Mendoza v. Tucson Unified School District
In 1974, MALDEF filed this desegregation case on behalf of Latino parents and students in Tucson, Arizona. The trial court found four years later that effects of past intentional segregation remained in the Tucson Unified School District, and the parties settled the case through a Stipulation of Settlement which required the District to eliminate the vestiges of past discrimination. The District was to proceed by employing specific remedies by employing specific remedies, including the reassignment of students through voluntary and mandatory busing and the closing of segregated schools. The Court retained jurisdiction to monitor compliance with the Stipulation.
Although the Stipulation contemplated compliance and final resolution within five years, thirty years later, the District had still failed to fully comply with the letter and the spirit of the Stipulation. The District filed a Petition for Unitary Status and Termination of Court Oversight in 2005, and the following year, following a thorough review of the district’s desegregation efforts, MALDEF opposed the District’s petition and continued to defend the Stipulation.
While the Petition for Unitary Status was pending, the District filed a Petition seeking court approval to open a middle school on the Davis Monthan Air Force Base in March 2007. MALDEF successfully objected to the Petition because of the potential adverse impact on minority students and schools in the surrounding neighborhood. In May 2007, the Court denied the District’s Petition to open the proposed middle school, and the following month, MALDEF filed an expert report demonstrating the District’s failure to follow its own racial/ethnic transfer policy. The intent of the policy was to improve the racial diversity of its schools, but the District’s violation of its own policy promoted segregation and racial isolation.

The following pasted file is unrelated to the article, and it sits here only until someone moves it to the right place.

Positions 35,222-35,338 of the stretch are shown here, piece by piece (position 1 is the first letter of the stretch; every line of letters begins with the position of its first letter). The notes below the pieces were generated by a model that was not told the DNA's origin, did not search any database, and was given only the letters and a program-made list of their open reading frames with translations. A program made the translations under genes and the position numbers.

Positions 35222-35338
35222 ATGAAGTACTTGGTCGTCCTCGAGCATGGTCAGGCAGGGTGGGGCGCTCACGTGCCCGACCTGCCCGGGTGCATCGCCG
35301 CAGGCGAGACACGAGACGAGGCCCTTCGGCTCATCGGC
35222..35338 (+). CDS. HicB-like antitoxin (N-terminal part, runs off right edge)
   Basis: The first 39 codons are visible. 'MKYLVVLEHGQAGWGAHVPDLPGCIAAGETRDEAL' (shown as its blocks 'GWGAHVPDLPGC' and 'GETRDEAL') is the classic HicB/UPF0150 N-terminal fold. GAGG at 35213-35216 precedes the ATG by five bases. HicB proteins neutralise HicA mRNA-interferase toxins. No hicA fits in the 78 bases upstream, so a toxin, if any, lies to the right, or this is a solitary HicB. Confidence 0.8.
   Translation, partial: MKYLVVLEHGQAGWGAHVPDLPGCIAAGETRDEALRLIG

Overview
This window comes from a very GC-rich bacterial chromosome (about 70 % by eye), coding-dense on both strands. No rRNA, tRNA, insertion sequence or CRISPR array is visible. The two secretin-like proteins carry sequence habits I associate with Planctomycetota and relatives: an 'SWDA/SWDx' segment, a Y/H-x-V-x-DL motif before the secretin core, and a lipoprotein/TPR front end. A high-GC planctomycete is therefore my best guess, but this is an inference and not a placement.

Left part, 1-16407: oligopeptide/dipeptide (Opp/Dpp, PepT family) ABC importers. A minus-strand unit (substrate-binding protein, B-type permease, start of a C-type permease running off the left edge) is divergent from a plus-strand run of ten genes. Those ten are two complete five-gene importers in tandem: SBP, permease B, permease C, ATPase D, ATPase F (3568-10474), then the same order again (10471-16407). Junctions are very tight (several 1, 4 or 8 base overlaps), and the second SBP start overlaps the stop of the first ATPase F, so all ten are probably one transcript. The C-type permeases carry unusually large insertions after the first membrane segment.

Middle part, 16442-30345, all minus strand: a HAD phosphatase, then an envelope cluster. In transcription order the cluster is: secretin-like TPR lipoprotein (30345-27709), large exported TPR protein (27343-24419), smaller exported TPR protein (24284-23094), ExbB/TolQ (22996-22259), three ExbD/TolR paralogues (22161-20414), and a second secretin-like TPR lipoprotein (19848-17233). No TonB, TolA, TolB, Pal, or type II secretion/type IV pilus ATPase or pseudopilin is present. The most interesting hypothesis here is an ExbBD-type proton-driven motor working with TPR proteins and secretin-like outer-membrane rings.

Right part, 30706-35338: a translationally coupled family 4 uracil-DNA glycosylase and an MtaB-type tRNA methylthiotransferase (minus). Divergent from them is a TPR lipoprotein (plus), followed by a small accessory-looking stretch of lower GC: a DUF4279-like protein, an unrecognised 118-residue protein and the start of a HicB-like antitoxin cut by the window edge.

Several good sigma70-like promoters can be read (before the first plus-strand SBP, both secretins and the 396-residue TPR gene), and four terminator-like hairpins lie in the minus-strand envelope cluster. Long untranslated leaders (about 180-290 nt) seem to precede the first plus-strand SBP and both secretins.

In August 2007, the Court issued an Interim Order, applying the Supreme Court’s decision in Parents Involved in Community Schools v. Seattle School District (PICS), which limited the ability of school districts to take account of race to promote diversity and address racial isolation. Based on that decision, the Court in the Mendoza case declared the district’s racial/ethnic transfer policy unconstitutional. In September 2007, MALDEF filed a Request for Reconsideration, arguing that the PICS decision is not applicable to a school district, such as Tucson, that is under a continuing desegregation obligation. The Court denied MALDEF’s request to reconsider that particular ruling.
In October 2007, the District filed its Post-Unitary Plan, and MALDEF filed its reply to the plan in November 2007. In April 2008, the Court conditionally granted the Petition for Unitary Status pending final approval of a Joint Post-Unitary Plan.
On July 19, 2011, in Fisher/Mendoza v. Tucson Unified School District, the Ninth Circuit Court of Appeals reversed the district court decision that terminated court jurisdiction over school desegregation policies in Tucson. MALDEF, along with co-counsel from law firm Proskauer Rose LLP, served as attorneys for the Mendoza plaintiffs. In its ruling, the appellate court panel cited the district court’s finding that the school district did not demonstrate good faith in how it currently provided equal opportunity to its minority students. The appellate court’s decision mandates continued court supervision for the district in its application of desegregation policies until the district can "demonstrate[e]—not merely promis[e]-its 'good-faith compliance... with the [Settlement Agreement] over a reasonable period of time,'" and remands the case to the district court for further proceedings in light of the opinion. This is a major victory for the minority communities of Tucson after MALDEF has fought for more than 30 years to protect the rights of Latino and minority students in the district.